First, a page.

a sparkly day for you, too

Sometimes when I say, “Valentine’s Day has never meant much to me,” people tell me, “Well it’d be different if you were single” or (when I was single) “Sour grapes, it’d be different if you were attached.” But it’s never meant much to me.

I think this goes as far back as primary school, and making heart-shaped “mailboxes” to put on the bulletin board, and our parents would help us pick out some sort of commercial cheap valentine card, Speed Racer or Disney or something, and we’d have the mimeographed class list and carefully make sure everyone had one, write their names, stick on a box of conversation hearts or a heart-shaped lollipops, and … it felt sort of weird then. I’d come home with the envelope full of cards and candy, like swapped for like, usually, aside from the occasional heart-shaped homemade sugar cookie or card, and that was that. It was not memorable aside from as a thing that happened.

These days, kids (at California schools at least) turn it into almost a treat-bag swapping party. It’s way too much. I don’t want any part of it.

And it seems odd, to start this thing that involves lovers, or did originally, to start then. How careful are second- or third-graders to make sure that each child gets a correctly gendered card that doesn’t imply too much? What boy wants something too girly, or that makes you seem too affectionate?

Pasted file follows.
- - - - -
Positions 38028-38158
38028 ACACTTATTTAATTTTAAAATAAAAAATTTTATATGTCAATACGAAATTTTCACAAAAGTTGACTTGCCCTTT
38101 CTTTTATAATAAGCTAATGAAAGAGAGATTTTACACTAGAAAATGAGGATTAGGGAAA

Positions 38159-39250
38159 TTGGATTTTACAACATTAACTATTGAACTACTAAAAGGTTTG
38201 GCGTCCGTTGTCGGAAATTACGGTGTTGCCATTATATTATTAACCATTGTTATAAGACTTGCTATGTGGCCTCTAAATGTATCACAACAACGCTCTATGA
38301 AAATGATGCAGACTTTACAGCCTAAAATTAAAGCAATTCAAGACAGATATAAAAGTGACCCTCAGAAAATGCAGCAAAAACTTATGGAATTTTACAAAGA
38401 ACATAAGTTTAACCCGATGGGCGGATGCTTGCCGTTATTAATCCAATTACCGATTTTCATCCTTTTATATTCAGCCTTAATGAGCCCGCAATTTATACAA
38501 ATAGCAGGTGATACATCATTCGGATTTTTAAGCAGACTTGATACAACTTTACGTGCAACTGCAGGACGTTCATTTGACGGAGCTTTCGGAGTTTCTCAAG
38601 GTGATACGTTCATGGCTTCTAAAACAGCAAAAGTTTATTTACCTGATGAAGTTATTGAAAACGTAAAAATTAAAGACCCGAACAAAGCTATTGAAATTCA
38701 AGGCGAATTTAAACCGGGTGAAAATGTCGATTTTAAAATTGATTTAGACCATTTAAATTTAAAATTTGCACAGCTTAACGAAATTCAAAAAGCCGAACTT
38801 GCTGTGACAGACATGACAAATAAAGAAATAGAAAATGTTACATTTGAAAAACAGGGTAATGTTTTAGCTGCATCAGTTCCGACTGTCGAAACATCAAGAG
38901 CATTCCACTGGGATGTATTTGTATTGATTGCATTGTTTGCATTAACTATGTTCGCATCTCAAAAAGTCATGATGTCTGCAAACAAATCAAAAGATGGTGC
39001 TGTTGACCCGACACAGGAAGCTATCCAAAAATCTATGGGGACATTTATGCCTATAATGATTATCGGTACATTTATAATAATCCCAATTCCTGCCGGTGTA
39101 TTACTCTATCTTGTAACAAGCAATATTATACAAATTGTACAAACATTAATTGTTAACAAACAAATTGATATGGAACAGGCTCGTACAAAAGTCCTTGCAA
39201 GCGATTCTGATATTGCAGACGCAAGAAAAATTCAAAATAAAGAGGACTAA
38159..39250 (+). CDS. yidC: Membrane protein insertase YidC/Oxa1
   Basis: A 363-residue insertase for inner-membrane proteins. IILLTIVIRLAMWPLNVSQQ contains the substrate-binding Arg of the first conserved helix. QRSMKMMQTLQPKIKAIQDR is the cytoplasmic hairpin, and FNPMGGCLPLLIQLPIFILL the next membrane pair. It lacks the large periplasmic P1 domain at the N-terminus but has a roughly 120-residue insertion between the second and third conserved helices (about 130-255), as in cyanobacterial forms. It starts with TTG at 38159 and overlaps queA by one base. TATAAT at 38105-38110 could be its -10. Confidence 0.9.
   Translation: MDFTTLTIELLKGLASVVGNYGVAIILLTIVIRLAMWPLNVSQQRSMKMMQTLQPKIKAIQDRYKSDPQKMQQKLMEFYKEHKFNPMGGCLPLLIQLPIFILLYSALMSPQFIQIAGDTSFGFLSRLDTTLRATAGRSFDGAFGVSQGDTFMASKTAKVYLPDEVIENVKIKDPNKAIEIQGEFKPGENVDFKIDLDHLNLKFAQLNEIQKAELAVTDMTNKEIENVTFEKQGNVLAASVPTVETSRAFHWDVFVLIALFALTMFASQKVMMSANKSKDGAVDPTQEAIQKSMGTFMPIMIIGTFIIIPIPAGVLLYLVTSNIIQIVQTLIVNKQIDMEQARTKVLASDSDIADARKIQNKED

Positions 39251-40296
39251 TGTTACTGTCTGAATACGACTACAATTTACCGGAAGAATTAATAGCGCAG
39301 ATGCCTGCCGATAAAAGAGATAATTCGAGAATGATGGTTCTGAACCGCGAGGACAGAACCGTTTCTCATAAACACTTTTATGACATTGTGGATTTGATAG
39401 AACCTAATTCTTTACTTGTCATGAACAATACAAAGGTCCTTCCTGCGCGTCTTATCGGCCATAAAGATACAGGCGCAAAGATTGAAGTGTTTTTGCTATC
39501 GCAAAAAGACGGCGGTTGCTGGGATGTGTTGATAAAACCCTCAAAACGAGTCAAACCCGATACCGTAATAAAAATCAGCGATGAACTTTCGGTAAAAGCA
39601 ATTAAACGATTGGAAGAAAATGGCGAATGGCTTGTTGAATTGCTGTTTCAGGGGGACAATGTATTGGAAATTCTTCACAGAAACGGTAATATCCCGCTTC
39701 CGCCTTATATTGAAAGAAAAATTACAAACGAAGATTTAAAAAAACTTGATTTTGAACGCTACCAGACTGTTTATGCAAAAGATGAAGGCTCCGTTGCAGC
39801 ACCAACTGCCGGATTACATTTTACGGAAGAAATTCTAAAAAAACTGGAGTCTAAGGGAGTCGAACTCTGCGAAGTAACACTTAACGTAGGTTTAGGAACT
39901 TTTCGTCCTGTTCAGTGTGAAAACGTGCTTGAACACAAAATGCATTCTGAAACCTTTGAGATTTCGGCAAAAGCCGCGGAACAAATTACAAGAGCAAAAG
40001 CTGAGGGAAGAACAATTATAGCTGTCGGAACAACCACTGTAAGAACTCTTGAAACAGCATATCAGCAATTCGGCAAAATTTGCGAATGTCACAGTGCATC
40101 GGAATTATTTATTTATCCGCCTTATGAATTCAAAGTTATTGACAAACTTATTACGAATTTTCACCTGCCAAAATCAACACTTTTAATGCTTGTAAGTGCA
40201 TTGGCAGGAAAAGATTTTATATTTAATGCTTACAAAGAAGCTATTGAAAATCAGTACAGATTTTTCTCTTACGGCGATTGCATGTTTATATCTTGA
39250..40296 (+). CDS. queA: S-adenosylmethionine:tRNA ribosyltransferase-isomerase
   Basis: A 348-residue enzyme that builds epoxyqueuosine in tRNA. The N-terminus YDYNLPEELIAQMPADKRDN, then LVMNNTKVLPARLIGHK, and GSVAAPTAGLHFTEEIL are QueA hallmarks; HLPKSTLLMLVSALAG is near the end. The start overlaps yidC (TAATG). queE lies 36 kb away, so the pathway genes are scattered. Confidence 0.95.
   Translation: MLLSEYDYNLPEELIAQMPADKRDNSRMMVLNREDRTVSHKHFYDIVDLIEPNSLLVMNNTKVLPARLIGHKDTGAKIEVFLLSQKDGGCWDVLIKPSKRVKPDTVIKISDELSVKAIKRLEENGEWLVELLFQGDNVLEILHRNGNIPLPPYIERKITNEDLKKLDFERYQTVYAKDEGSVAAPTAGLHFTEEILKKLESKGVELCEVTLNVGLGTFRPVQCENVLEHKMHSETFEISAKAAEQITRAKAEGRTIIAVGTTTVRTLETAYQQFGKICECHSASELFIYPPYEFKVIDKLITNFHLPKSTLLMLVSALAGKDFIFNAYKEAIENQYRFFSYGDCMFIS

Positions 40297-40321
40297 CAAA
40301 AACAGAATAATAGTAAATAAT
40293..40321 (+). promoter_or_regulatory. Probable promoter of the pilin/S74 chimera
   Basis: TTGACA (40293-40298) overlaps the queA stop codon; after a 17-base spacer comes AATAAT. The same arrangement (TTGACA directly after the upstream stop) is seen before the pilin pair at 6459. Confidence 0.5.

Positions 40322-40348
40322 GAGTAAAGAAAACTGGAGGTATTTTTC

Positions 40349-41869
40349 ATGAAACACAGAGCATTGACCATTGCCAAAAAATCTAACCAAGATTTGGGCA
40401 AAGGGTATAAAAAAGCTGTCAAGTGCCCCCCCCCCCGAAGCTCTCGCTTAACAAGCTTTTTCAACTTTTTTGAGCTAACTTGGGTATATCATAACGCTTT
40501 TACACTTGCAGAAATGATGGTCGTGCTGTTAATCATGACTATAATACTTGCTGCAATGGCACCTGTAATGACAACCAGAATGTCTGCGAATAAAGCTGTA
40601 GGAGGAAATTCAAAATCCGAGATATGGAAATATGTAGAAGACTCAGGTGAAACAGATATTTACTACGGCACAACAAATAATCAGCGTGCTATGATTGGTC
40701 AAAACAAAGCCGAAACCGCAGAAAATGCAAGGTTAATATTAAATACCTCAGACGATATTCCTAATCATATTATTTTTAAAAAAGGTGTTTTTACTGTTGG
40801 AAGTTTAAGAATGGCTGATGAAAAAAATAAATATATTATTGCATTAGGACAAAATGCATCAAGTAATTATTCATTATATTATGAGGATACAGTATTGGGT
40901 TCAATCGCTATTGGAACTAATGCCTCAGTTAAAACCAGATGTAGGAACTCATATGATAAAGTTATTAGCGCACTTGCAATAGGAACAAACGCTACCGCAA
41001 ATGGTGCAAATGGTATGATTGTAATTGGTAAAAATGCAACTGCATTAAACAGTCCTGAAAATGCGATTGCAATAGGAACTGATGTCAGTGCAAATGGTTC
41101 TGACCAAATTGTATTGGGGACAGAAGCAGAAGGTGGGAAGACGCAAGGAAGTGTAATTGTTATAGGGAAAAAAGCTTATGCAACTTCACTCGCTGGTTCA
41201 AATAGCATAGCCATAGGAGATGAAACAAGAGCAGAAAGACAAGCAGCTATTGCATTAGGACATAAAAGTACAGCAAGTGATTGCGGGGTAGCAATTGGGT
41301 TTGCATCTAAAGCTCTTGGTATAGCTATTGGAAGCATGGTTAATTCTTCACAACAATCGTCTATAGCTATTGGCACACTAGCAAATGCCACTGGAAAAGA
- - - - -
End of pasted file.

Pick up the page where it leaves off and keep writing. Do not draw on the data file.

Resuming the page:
At any rate, that lack of caring, the perhaps distrust of what seems so rote and obligatory (I gave her conversation hearts and she gave me a heart-shaped peanut butter cup, is that equitable?), sticks with me today, through two marriages and a few dating relationships and a lot of friendships. Casey and I sort of say “happy valentines day sweetie” almost as if we’re acknowledging the expectation rather than each other, and that’s about all we do.

I’ve tried to remember it when I’ve had partners who have celebrated the day, but I’ve disappointed them, as I forget as often as not. This is not half because I tend not to know what day it is at any given time.

This year, I’m helping Owen cut hearts out of his old finger-paintings and use glue-stick to make a few things for relatives and a couple of friends. (Okay, so I’ve accepted that it no longer has to mean “lover,” but that there can be a kids’ level that is more like “for a person I like.”) That sort of small-scale thing, without having a “must include these 30 people” list, feels better to him. I’d like him to feel as if it’s a fun game, not an obligation, an institutional (i.e. school) event, or a society-wide ritual. Paper and paste are enough.

Related: This is the first episode of Toopy and Binoo I saw, and it’s maybe the best, is gorgeous, and is a perfect representation of my ideal valentine.


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